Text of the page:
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Glycolysis
Written by Tim Sheppard MBBS BSc. Last updated 9/11/10

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What is glycolysis?

Right: you've eaten some food, and you've got glucose in your blood - what do you do with it? Well, in order to get the energy from it, you need to break it down, which involves a series of reactions. Ultimately the idea is to break it down to produce something called pyruvate, as this can then be converted into acetyl CoA which goes into the TCA cycle. As well as the energy produced through the process of glycolysis, the TCA cycle produces energy - it's all very complicated, but it ends up with the best formula for producing energy.

First of all, once glucose has got into a cell, you need to trap it there. Adding a phosphate group does that, nice and simply, and the enzyme hexokinase does that here. In other places the enzyme is glucokinase, but that's not significant at this stage.

Now we're happy it's staying in the cell, we need to change it slightly so we can work on it a bit more. That's what this enzyme does - just jiggles the atoms around a bit.

Before we split it up, we need to give the molecule an extra phosphate group - ATP happily hands this over for us.

And so we split it, producing two slightly different chemicals. The glyceraldehyde 3-phosphate is helpful, we'll keep that. But the dihydroxyacetone phosphate (DHAP) isn't so helpful. What do we do?

We make it something we do want! By turning DHAP into glyceraldehyde 3-Phosphate, we have double the amount of the stuff we want, which means everything that happens from now on, happens twice.

At this point we swap a hydrogen atom for a phosphate group - it might seem random, but we can produce ATP with phosphate groups, which is actually quite a useful thing to be doing!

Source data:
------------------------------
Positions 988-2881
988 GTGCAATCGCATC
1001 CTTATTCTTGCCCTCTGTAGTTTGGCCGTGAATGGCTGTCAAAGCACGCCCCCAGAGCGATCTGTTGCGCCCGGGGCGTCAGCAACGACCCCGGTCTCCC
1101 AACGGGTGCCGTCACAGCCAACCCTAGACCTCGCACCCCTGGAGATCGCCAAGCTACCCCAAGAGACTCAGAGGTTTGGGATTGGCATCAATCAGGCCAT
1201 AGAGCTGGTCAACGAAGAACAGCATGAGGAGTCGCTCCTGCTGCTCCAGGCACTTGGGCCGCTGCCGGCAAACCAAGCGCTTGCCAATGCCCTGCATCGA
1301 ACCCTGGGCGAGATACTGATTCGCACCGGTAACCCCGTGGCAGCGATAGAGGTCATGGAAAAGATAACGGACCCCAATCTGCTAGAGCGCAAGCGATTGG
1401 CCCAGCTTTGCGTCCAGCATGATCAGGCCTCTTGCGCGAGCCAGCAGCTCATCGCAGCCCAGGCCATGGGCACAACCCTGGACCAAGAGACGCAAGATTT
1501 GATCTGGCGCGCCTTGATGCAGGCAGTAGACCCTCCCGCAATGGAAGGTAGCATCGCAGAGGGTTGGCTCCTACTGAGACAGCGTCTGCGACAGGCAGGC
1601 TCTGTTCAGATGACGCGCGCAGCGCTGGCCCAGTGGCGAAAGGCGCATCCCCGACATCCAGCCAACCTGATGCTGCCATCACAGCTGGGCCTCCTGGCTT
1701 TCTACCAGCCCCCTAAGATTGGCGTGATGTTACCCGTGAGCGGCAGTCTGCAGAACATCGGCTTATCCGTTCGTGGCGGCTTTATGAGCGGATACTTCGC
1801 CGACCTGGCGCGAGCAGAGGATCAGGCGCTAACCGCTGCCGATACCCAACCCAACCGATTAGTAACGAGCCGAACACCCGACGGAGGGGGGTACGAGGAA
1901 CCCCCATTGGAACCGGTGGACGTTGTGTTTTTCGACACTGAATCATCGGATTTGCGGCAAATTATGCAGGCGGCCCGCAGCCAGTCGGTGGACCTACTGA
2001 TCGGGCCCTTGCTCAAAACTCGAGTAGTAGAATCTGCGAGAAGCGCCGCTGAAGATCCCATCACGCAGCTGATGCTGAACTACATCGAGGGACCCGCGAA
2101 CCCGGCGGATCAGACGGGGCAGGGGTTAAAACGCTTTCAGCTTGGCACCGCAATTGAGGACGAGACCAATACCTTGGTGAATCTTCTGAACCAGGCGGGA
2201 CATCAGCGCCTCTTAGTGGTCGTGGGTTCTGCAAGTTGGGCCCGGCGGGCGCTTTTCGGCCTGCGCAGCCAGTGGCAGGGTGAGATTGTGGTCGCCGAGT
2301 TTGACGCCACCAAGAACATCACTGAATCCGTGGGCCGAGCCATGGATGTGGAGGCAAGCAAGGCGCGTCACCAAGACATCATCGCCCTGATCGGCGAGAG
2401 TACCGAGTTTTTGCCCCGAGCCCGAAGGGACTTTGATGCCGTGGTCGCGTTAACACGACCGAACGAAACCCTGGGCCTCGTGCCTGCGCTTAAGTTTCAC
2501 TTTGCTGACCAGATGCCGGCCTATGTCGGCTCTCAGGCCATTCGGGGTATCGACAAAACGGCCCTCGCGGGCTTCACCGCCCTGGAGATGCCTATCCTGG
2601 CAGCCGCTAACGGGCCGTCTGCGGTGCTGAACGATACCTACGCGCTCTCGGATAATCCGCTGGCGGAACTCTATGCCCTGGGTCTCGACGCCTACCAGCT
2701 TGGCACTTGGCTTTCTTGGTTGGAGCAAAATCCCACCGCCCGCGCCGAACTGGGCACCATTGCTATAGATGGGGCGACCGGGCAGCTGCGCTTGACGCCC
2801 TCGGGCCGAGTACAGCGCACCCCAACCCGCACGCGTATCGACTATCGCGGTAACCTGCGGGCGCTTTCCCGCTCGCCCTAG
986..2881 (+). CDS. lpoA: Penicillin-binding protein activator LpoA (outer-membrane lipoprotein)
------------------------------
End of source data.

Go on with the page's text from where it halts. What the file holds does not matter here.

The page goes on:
And that's exactly what we do - the phosphate group comes off to turn ADP into ATP. This is actually happening twice because we doubled up earlier, so in this reaction we've just produced two ATP molecules - a nice little store of energy.

The next thing we need to do is move the phosphate group, because it's not quite in the right place for us at the moment - therefore it is swapped with the -OH group on the middle carbon atom.

And to move us that one step closer to Pyruvate, a water molecule comes off, leaving us with just one small step to pyruvate.

Removing the last phosphate group - and forming another ATP molecule - is the last step to producing pyruvate. It's a bit of a marathon to get here, but finally the pyruvate is produced, and we've produced 4 molecules of ATP on the way (because remember, everything was doubled up after triose phosphate isomerase turned DHAP into glyceraldehyde 3-phosphate).

So, are we sorted? Well, not quite. Firstly, to suggest we've produced 4 molecules of ATP isn't completely true - we had to use two at the start. So strictly speaking we've only produced 2 - so far. If we only produced 2 molecules of ATP from each molecule of glucose, though, we'd have to eat a huge amount in order to get enough energy to simply breath! No, we get a lot more than that - by entering the TCA cycle. However, to get there, we need to turn pyruvate into acetyl CoA. So, after glycolysis, the following reaction occurs:

While a coenzyme A molecule comes in, two NAD+ molecules also come in and grab a couple of hydrogen atoms. The result? Acetyl CoA - a very helpful molecule indeed, as it can go into the TCA cycle and produce yet more ATP! While we did this, one of the carbons was lost as carbon dioxide - and this is got rid of when we breath out.

Because this reaction is irreversible, it means that fat cannot be turned into glucose. That might seem like an insignificant thing to say, but it's important. This reaction can only occur in the direction shown - on other occasions, the reactions are reversible, but here, pyruvate can only be turned into acetyl CoA. This is one reason why eating too much fat is considered a bigger problem than eating too much glucose - fat cannot be turned into glucose.


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